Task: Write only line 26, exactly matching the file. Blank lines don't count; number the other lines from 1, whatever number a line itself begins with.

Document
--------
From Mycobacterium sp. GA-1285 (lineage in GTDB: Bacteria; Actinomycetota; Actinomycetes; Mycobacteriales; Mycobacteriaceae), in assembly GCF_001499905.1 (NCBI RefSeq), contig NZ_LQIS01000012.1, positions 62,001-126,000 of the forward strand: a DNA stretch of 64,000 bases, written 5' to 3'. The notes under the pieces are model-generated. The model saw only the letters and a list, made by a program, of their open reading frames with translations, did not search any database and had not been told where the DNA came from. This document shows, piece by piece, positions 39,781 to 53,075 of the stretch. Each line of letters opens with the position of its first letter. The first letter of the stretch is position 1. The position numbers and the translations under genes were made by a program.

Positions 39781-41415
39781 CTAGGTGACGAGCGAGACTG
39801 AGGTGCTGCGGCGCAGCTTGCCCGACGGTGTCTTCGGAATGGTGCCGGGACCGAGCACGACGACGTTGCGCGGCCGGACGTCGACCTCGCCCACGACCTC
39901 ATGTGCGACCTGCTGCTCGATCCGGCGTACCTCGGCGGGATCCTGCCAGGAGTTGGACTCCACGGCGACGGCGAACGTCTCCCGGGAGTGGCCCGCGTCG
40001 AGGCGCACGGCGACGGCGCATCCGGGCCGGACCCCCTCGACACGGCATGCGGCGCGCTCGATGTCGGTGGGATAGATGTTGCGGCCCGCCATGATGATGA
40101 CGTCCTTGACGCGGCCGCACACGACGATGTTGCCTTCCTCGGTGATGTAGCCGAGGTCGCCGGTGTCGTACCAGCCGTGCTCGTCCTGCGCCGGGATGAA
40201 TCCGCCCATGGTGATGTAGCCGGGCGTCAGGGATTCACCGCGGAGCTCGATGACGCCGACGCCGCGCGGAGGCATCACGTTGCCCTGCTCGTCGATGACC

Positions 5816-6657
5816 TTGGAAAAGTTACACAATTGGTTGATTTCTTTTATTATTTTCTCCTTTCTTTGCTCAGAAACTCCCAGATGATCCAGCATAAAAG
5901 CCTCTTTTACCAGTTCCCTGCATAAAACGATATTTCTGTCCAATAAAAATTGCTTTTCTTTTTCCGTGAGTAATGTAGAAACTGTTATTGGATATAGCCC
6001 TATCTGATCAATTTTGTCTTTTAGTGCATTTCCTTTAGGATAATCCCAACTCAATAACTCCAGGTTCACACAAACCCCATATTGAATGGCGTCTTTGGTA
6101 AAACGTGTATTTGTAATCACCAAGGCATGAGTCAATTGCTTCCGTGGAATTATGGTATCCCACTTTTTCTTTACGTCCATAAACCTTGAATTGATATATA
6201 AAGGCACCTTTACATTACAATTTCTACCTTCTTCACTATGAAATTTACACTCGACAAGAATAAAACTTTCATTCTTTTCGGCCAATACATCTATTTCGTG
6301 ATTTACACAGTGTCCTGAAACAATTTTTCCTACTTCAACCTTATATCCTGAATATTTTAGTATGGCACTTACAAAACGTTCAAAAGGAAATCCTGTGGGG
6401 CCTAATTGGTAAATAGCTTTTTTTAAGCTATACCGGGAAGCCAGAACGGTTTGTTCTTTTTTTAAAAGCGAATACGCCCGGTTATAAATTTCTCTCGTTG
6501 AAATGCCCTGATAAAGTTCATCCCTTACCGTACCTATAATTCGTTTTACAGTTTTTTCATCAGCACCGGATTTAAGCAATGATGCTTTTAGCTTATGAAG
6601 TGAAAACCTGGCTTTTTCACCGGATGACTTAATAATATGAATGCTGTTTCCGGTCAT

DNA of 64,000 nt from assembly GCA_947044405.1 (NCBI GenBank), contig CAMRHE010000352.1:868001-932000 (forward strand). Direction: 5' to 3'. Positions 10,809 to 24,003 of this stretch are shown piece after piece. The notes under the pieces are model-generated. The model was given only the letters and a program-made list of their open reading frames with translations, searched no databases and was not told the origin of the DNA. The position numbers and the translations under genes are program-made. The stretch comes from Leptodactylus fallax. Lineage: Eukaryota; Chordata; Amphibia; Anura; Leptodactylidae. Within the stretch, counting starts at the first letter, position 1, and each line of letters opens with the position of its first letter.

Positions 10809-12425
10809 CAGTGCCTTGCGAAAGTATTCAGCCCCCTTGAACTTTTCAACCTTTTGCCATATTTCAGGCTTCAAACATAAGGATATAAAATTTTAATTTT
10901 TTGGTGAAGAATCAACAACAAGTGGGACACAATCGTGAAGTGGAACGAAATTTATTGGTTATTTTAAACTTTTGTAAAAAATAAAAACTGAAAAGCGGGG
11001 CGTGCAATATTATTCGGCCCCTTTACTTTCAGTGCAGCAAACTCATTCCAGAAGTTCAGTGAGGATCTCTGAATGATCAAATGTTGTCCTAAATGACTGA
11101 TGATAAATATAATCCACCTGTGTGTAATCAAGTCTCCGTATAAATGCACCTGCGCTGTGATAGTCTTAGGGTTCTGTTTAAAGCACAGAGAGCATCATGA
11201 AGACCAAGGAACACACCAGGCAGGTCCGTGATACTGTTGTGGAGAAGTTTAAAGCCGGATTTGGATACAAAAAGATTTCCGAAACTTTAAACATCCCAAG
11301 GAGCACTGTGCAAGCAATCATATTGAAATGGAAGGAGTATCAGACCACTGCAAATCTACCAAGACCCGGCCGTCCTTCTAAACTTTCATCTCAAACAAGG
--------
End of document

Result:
11301 GAGCACTGTGCAAGCAATCATATTGAAATGGAAGGAGTATCAGACCACTGCAAATCTACCAAGACCCGGCCGTCCTTCTAAACTTTCATCTCAAACAAGG